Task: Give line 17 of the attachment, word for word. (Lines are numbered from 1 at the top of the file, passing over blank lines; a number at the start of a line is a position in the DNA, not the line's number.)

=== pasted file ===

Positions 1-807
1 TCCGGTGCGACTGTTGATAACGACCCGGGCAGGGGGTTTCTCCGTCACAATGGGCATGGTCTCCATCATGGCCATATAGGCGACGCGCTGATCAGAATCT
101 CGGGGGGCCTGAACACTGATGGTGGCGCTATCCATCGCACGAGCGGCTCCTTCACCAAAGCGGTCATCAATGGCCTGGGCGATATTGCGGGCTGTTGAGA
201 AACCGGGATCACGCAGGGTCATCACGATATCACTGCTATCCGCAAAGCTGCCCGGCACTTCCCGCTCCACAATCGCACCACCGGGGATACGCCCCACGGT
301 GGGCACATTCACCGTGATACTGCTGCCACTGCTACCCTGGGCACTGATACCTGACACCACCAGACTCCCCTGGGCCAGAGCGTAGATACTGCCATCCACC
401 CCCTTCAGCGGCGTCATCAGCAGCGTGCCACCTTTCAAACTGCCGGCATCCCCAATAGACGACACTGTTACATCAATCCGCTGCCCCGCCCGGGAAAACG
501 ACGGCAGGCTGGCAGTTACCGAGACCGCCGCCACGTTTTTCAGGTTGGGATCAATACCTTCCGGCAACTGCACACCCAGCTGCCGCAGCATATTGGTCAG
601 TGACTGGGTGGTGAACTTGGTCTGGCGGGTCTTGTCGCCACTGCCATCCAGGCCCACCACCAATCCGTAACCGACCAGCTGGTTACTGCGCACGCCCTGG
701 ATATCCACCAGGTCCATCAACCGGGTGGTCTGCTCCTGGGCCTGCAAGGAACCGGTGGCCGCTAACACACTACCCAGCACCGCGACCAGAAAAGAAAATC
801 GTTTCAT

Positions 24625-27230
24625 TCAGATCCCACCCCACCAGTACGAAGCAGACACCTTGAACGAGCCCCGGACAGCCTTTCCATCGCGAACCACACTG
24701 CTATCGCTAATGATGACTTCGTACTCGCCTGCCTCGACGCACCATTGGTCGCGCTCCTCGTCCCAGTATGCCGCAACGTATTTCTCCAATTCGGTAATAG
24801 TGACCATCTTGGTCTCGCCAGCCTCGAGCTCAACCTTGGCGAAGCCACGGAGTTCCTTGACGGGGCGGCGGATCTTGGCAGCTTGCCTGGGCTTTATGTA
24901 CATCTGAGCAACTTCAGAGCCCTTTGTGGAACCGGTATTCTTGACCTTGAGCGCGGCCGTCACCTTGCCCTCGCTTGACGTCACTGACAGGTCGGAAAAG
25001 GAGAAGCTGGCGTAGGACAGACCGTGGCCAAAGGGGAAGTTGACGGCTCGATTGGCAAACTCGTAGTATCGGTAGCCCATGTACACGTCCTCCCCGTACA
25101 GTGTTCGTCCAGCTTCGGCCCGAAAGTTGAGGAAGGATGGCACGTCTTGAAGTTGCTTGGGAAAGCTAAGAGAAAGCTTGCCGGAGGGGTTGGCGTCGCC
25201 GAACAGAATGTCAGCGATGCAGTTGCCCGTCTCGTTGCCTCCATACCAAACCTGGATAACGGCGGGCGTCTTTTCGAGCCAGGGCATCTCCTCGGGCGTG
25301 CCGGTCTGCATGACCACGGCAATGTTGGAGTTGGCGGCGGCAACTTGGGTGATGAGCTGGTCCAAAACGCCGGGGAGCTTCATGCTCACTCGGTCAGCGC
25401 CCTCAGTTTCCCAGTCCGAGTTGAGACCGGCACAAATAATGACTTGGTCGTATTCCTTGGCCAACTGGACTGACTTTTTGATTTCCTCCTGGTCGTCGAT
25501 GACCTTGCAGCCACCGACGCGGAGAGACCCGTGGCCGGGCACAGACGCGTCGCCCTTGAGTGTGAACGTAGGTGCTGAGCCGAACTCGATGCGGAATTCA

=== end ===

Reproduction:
25101 GTGTTCGTCCAGCTTCGGCCCGAAAGTTGAGGAAGGATGGCACGTCTTGAAGTTGCTTGGGAAAGCTAAGAGAAAGCTTGCCGGAGGGGTTGGCGTCGCC